Beta is a measure of the funds sensitivity to market movements. A portfolio with a beta greater than 1 is more volatile than the market and a portfolio with a beta less than 1 is less volatile than the market.

Alpha is a measure of the portfolio’s risk adjusted performance. When compared to the portfolio’s beta, a positive alpha indicates better-than-expected portfolio performance and a negative alpha worse-than-expected portfolio performance.

Correlation is the extent to which the returns of different types of investments move in tandem with one another in response to changing economic and market conditions. Correlation is measured on a scale of -1 (negatively correlated) to +1 (completely correlated). Low correlation or negative correlation to traditional stocks and bonds may help reduce risk in a portfolio and provide downside protection.

Overall Capture is the ratio between up capture ratio and down capture ratio. Up Capture Ratio is a measure of a manager’s performance in markets with returns at or above 0% relative to the market (benchmark). Down Capture Ratio is a measure of what percentage of the down market was captured by the manager. An Overall Capture Ratio greater than 100% means the investment went up more than the market (benchmark) when the market had positive returns than the investment went down when the market had negative returns.

Standard Deviation is a calculation used to measure variability of a portfolio’s performance.

Sharpe Ratio uses a fund’s standard deviation and its excess return (the difference between the fund’s return and the risk‐free return of 90‐day Treasury Bills) to determine reward per unit of risk.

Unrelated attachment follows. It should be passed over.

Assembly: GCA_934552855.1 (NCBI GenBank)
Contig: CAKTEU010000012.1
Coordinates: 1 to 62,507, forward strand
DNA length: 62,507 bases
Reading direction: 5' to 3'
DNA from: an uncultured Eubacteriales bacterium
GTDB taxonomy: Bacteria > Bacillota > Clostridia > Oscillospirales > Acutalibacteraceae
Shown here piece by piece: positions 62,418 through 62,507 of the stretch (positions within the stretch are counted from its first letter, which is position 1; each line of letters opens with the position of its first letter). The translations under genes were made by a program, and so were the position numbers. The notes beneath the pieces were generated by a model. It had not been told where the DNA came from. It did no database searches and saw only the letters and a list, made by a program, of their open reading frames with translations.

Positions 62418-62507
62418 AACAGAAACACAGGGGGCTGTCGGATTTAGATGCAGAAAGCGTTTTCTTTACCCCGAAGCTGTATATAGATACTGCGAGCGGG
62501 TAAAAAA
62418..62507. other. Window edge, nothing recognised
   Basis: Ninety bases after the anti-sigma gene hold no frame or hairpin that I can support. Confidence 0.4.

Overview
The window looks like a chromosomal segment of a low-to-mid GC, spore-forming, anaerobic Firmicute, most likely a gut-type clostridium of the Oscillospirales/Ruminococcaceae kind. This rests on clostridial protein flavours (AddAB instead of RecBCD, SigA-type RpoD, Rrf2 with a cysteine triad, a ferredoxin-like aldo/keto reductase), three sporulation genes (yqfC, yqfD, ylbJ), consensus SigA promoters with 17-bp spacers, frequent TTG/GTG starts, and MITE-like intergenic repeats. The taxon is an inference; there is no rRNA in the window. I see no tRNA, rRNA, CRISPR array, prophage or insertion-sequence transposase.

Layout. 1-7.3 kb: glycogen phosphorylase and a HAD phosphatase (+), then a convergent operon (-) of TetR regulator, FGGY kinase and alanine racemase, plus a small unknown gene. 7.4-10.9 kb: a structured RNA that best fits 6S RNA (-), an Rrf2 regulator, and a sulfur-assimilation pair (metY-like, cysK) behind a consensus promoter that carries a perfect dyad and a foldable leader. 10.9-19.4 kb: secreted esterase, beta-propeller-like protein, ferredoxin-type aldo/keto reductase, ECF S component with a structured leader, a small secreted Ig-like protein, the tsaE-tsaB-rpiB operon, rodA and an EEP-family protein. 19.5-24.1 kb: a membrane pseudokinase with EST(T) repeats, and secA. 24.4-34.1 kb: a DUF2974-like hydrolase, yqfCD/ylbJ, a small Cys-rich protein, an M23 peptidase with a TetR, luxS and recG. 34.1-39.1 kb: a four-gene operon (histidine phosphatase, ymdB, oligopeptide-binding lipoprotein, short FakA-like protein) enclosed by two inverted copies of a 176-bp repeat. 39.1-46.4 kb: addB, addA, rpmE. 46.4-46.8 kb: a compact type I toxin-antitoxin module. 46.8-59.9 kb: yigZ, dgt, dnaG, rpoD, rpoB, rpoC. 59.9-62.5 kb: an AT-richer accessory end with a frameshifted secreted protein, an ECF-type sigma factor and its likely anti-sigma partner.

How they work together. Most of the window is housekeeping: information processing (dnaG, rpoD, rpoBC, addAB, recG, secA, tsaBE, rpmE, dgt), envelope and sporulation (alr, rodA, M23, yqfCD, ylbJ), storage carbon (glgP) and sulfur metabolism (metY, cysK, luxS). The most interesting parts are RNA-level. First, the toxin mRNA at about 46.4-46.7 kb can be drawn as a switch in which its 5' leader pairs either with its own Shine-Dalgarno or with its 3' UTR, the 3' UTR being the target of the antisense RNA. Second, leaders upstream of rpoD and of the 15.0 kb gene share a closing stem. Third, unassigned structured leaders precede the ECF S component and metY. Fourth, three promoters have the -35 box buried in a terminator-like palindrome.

Treynor Ratio (arith) is a measurement of Treynor Ratio (arith) efficiency utilizing the relationship between annualized risk-adjusted return and risk. It utilizes “market” risk (Beta). Good performance efficiency is indicated by a high ratio.

Sortino Ratio differentiates harmful volatility from total overall volatility by using downside risk. It is a useful way for investors, analysts, and portfolio managers to evaluate an investment’s return for a given level of bad risk. Since this ratio uses the downside deviation as its risk measure, it addresses the problem of using total risk, or standard deviation, as upside volatility is beneficial to investors. Like the Sharpe ratio, a higher Sortino ratio is better. When looking at two similar investments, the one with the higher Sortino ratio is earning more return per unit of bad risk.

An investor cannot invest directly in an index.

Shares of the Funds may be sold throughout the day on the exchange through any brokerage account. However, shares are not individually redeemable, and may only be redeemed directly from the Fund by Authorized Participants, in very large creation/redemption units. There can be no assurance that an active trading market for shares of an ETF will develop or be maintained. Shares may trade above or below NAV.

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